Game of Thrones is a very popular, almost cult status, fantasy series of books and TV series that have entranced the general public since 1996. It draws on historical events to provide a fictional world that has infected many millions of fans with the hunger for more. Whether you are a fan or not, there can be no doubt that its impact on popular culture is impressive. Granted it's full of violence, nudity and graphic deaths but it also has some interesting nods to history.
[Image Source: Wikimedia Commons]
In the following article, we'll take a look at four notable technologies and explore their historical influences. This is obviously hand picked and many, many more exist within the series. We have focussed on the dragon killing ballista, the Iron Fleet, the Wall and finally wildfire for no other reason than they are pretty cool. And as it turns out, very interesting. In the following article, we'll take a quick look at these technologies and explore their real world influences.
As always we would welcome your suggestions or comments on engineering and technology within the fictional series. Enjoy.
STEM in Westeros
The science and technology of the Game of Thrones series, broadly, simulate those of Europe during the Middle Ages. More specifically the time of the Hundred Years' War and the War of the Roses in the UK. In effect, before the widespread adoption of gunpowder. Of course, the inclusion of magic and mythical creatures are a notable exception. Interestingly, medicine is another change from real-life history. George R. R. Martin made this as a conscious decision by all accounts.
"I made a deliberate decision when the books began to have the Maesters, and have Westeros in general, have better medical knowledge than the real-life Middle Ages. Mostly because I didn't want everybody dying at twenty-six. So it is generally improved, the Maesters have improved the standard of hygiene, and they understand certain practices, and they can do things better. Also, they have magic."
In effect, the world of Game of Thrones can be thought of as having a static development of technology with an advanced understanding of medicine and illness. The Maesters, though it is not clear from literature or the series, probably aren't aware of the underlying reasons for illness. They do seem to have a large knowledge base of functional medicine and surgery, for instance.
Since the Game of Thrones world is highly militaristic it seems only fitting we focus on some examples of military technology used in the series.
[Image Source: HBO Making Game of Thrones]
Miltary Technology in Westeros
We have seen that military technology in the series has a prevalent use of plate armor with crossbows and longbows in common use. Seige weaponry is also regularly employed, especially catapults. Armies tend to comprise those units we'd expect to see from this period, albeit of varying designs and heraldry unique to the fictional series. Horse cavalry, elephants and heavy cavalry with mounted knights in full plate are the mainstays of battle sequences. Interestingly, there is a nice consistency in armor from North to South. The richer regions showing a proclivity for full plate with the poorer regions usually fielding chain mail and cheaper weapons.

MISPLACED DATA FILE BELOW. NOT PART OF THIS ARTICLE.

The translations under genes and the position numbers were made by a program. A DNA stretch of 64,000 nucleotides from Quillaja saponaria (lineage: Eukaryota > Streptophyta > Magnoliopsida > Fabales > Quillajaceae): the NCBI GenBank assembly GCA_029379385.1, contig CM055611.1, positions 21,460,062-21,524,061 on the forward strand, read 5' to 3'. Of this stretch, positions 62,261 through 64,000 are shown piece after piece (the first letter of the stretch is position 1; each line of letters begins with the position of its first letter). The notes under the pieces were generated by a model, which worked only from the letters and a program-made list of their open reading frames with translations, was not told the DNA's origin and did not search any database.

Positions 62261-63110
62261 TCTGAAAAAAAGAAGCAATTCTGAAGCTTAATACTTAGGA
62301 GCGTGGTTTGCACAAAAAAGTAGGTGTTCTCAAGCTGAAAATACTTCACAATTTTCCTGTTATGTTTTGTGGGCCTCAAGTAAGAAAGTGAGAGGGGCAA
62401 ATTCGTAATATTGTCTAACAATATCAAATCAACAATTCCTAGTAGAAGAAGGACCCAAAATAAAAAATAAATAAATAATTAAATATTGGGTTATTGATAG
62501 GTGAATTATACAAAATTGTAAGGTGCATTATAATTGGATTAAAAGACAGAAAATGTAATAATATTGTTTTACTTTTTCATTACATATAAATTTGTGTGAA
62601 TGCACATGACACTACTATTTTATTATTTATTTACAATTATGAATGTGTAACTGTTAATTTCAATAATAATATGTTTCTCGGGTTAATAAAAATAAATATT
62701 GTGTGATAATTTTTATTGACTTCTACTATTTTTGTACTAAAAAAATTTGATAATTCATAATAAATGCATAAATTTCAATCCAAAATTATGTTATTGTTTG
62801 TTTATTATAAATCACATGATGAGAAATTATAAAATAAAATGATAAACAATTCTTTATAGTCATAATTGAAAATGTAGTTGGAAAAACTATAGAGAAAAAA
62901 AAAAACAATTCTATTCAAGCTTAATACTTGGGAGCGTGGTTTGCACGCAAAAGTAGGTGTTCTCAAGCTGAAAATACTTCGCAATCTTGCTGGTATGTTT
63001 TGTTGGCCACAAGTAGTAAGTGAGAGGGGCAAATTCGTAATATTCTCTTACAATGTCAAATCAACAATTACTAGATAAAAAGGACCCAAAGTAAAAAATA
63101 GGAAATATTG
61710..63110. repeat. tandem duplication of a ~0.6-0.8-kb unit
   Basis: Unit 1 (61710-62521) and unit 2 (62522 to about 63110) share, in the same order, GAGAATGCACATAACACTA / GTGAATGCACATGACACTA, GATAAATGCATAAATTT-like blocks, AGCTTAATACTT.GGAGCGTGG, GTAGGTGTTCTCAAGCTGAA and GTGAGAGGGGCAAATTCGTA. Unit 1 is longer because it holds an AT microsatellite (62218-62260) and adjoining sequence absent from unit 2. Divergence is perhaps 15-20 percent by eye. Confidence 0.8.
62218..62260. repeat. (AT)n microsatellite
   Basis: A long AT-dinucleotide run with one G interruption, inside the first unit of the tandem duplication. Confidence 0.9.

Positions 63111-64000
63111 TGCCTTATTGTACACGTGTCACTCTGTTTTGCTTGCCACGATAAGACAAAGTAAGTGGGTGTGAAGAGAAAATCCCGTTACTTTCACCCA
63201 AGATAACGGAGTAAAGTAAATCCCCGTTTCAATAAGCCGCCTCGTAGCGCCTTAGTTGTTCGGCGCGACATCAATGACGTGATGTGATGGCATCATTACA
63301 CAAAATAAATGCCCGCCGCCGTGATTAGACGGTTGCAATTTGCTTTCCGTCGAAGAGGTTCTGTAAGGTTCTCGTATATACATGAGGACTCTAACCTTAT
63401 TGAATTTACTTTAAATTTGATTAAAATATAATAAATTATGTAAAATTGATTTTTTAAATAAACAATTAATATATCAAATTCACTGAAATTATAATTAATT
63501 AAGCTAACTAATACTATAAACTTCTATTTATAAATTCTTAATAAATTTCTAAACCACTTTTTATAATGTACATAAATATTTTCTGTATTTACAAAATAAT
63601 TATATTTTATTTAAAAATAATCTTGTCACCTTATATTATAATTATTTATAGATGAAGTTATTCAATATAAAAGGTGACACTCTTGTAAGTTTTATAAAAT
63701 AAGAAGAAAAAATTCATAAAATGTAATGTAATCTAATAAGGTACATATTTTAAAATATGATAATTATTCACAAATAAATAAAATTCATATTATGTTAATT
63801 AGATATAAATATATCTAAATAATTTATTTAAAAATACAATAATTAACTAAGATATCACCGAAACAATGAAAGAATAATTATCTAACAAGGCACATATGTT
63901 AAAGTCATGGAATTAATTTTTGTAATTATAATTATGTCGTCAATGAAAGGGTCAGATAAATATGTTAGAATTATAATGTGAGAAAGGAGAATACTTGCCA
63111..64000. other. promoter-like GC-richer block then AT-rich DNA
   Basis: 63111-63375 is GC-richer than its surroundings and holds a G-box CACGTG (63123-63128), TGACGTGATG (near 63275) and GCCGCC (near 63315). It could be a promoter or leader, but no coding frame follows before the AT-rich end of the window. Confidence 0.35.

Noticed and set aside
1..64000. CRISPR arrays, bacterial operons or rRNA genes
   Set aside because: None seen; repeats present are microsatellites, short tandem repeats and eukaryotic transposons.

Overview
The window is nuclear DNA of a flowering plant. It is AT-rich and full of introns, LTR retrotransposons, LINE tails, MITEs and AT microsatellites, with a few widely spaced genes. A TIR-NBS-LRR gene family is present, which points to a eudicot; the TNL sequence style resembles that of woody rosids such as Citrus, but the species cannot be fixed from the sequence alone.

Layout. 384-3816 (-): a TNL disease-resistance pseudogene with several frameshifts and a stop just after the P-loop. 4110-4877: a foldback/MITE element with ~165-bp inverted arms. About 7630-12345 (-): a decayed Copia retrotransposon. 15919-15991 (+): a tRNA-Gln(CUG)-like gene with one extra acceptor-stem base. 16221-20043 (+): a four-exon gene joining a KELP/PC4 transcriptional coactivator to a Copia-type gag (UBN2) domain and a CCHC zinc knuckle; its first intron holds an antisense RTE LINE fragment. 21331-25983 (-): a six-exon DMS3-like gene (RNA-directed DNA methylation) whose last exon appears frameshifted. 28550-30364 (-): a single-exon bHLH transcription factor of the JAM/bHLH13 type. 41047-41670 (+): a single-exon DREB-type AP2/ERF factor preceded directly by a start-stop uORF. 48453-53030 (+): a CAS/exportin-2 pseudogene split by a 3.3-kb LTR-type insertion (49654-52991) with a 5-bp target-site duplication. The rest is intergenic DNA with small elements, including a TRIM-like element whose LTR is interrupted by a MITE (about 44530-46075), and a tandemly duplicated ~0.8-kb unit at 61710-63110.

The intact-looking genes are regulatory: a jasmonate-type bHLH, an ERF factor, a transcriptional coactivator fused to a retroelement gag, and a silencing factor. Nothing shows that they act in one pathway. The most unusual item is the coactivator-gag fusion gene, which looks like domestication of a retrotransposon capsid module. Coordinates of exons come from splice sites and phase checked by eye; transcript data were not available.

Although gunpowder doesn't appear to be known about, Westeros does possess wildfire. This is touted as being a highly flammable, explosive, napalm like substance. Although the Alchemists' Guild didn't reveal the formula, it is claimed that magical spells are employed in its creation. This is dismissed by the Maesters, according to the Game of Thrones canon.
[SEASON 7 SPOILER ALERT!]
1. Maester Qyburn's Dragon Killing Ballista
My goodness, what is this? A giant crossbow that can kill dragons? Well, that's the proposal by Maester Qyburn, who summarily uses it to vandalize a perfectly nice skull of Balerion the Dread. Damn shame if you ask us. But these weapons were real pieces of field artillery that were common to the Roman army, for example. We know it as a Ballista. Its name derives from the root Greek word Ballistes, meaning to throw, pretty straightforward, we like that. In medieval England, these devices were actually called Ingenium. We think you can work out the origin of that word.
Ballistae were usually used as siege "guns" that were typically used to hurl large bolts, javelins or balls at the enemy. Given the size of projectiles used, they were better suited for sniping duties rather than breaching defenses. They had excellent accuracy, when compared to larger catapults, such as onagers, but lacked the range and destructive potential of their counterparts. Their design was pretty simple but very effective.
Their historical size ranged from the Oxybeles, the early Greek version, through to the Scorpion, a modestly sized, very mobile cousin commonly employed in Roman Legions to the great Ballistae of later periods. These larger ballistae were pretty big, very accurate, and could hurl 60-pound (27kg) missiles up to around 500 yards, or 457 meters. Some sources even claim some large Roman versions could hurl projectiles up to 76 kgs (or three talents, a talent was 26kg).
How they work
Ballistae were highly accurate siege engines that required great skill and craftsmanship to build. They were, in effect, giant crossbows and worked by a similar principle. These weapons of war were powered by torsion that was provided, usually, from two bundles of thick skeins of twisted cords which the "arms" would add further torsion during reloading. These arms would be pulled using a bowstring that could be ratcheted using a system of winches and claw. Maester Qyburn's seems to rely on the tensile strength of steel, rather than cords bundles, but the principle is the same. Qyburn's is more akin to a large traditional crossbow or the likes of Leonardo Da Vinci's great crossbow.
[Image Source: Wikimedia Commons]